5 4 3 2 1
Understanding of Concepts • explains with extensive detail
• numerous connections made between concept and activity
• illustrations and descriptions are comprehensive
• explains with detail
• considerable connections made between concept and activity
• illustrations and descriptions have purpose
• explains with sufficient detail
• several connections made between concept and activity
• illustrations and descriptions have basic purpose
• explains with limited detail
• limited connections made between concept and activity
• illustrations and descriptions have little purpose
• explains with no detail
• very few connections made between concept and activity
• illustrations and descriptions have no purpose
Inquiry/Research Skills • Extensive use of details; support from a wide variety of sources
• Facts are accurate and complete
• Sources are accurately listed
• Considerable use of details; support from several sources
• Facts are accurate
• Sources are accurately listed
• Includes several relevant details; basic use of sources
• Facts are consistent
• Sources listed
• Some relevant details included; sources are limited
• Facts contain some inaccuracies
• No sources listed
• Very few relevant use of details
• Facts are inaccurate or false
• No sources listed
Communication • excellent communication of ideas
• statements are dynamic with extensive development
• descriptions are purposeful and well organized
• effective communication of ideas
• statements are powerful with appropriate development
• descriptions are concise and organized
• sufficient communication of ideas
• statements are consistent with increasing development
• descriptions are basic and organized
• poor communication of ideas
• statements are general with some development
• descriptions are limited and unorganized
• inadequate communication of ideas
• statement are general with little development
• descriptions are incomplete and unorganized
Style • correct sentence structure, grammar, spelling and punctuation; may include some errors in complex structures
• panels are highly organized with exceptional use of supporting details
• few errors in basic sentence structure, spelling, punctuation, or grammar; errors do not interfere with meaning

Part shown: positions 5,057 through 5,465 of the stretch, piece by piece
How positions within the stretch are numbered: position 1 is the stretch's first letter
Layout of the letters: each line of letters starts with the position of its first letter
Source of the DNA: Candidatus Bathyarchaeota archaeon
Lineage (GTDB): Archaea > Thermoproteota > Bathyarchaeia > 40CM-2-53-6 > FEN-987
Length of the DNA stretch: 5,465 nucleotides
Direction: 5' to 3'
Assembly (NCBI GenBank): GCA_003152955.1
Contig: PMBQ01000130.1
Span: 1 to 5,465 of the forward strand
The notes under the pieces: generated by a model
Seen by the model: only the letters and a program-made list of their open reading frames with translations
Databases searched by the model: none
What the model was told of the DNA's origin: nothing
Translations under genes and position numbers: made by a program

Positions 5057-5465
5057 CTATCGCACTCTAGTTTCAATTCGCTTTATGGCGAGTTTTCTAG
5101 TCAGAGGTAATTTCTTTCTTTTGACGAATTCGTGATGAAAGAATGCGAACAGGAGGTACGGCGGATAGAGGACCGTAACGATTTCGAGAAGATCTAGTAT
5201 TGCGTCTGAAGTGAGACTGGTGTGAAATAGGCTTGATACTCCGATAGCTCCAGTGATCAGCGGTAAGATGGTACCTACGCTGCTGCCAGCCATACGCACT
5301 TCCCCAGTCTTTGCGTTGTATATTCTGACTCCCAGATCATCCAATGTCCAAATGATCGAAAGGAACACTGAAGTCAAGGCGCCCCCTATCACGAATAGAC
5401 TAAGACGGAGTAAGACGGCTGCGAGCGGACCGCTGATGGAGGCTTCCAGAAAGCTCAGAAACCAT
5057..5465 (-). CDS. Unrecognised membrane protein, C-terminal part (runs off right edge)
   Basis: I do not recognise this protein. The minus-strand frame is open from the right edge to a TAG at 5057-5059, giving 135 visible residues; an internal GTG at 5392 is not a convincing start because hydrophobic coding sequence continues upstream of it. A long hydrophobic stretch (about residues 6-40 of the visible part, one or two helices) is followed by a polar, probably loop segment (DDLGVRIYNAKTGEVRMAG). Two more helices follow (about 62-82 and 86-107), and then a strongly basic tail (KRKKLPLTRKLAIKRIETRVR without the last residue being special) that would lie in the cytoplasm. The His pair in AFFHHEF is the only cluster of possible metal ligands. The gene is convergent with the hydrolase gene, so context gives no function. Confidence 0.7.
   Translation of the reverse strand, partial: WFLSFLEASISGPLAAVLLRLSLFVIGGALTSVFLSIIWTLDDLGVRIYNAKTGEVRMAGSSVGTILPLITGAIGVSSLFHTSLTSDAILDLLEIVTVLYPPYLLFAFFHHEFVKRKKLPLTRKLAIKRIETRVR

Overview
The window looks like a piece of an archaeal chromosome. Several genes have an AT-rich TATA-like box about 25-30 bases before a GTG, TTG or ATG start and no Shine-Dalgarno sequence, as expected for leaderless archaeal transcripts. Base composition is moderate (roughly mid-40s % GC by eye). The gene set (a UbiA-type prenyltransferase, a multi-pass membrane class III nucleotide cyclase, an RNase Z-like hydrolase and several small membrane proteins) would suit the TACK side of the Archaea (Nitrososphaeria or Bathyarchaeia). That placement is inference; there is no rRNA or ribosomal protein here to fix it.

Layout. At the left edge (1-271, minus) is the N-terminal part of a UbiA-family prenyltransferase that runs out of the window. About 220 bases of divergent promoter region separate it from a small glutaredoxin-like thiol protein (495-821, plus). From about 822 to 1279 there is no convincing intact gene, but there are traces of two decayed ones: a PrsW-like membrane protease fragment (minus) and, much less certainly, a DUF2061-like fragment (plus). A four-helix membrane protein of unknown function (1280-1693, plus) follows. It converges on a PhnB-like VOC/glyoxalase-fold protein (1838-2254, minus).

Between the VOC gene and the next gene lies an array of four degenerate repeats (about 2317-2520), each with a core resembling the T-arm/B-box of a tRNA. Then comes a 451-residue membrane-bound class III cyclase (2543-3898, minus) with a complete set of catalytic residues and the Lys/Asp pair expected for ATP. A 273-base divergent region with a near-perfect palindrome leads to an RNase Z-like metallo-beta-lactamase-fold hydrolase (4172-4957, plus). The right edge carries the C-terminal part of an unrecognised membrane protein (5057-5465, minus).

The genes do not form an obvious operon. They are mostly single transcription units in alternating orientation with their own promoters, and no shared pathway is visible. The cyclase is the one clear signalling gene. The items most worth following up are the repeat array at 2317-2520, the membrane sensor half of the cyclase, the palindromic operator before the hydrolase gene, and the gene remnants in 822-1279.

• panels have excellent organization with effective use of supporting details
• occasional errors in sentence structure, spelling, punctuation, or grammar; errors rarely interfere with meaning
• panels have basic organization and supporting details
• several errors in sentence structure, spelling, punctuation, or grammar; errors may make parts hard to follow
• panels have limited organization and supporting details
• repeated errors in basic sentence structure, spelling, punctuation, or grammar often make the writing hard to understand
• panels are unorganized and lack supporting details
Total
Print this Activity

Pixton Activity: Economic Systems 3 Economic Freedom and Prosperity

Featured Layouts

  • Poster

Intro

Which system do you think best provides for the needs of a country's citizens? Market or command?

To answer this question, organizations have studied the economic freedom of all the countries on earth. Unsurprisingly, there's a pretty big spread in terms of how free people are. Hong Kong and Singapore are consistently ranked as the two freest countries. In 2015, the rest of the top ten included New Zealand, Switzerland, United Arab Emirates, Mauritius, Jordan, Ireland, Canada, the United Kingdom, and Chile. The United States was ranked 16th. These countries are all mostly market economies, characterized by high levels of freedom and individual choice.

In 2015, the least economically free countries of the world included many African and South American countries. Venezuela, with its command economy, was the least free of all the countries.

By studying which countries are free and which are not, researchers are able to answer some interesting questions about how citizens fare under both market and command economies. In general, they found that people who live in market economies are better off in many ways. Their life expectancy is longer, they have higher standards of living, and they also have more political and civil liberties than those in less-free countries.

Instructions

Create an advertisement that encourages people to move to a certain country. What aspects of that nation's economy would you want to highlight? What are the benefits of moving to that country, and how does it relate to the country's economy?

Example Poster

Move to Hong Kong! by Student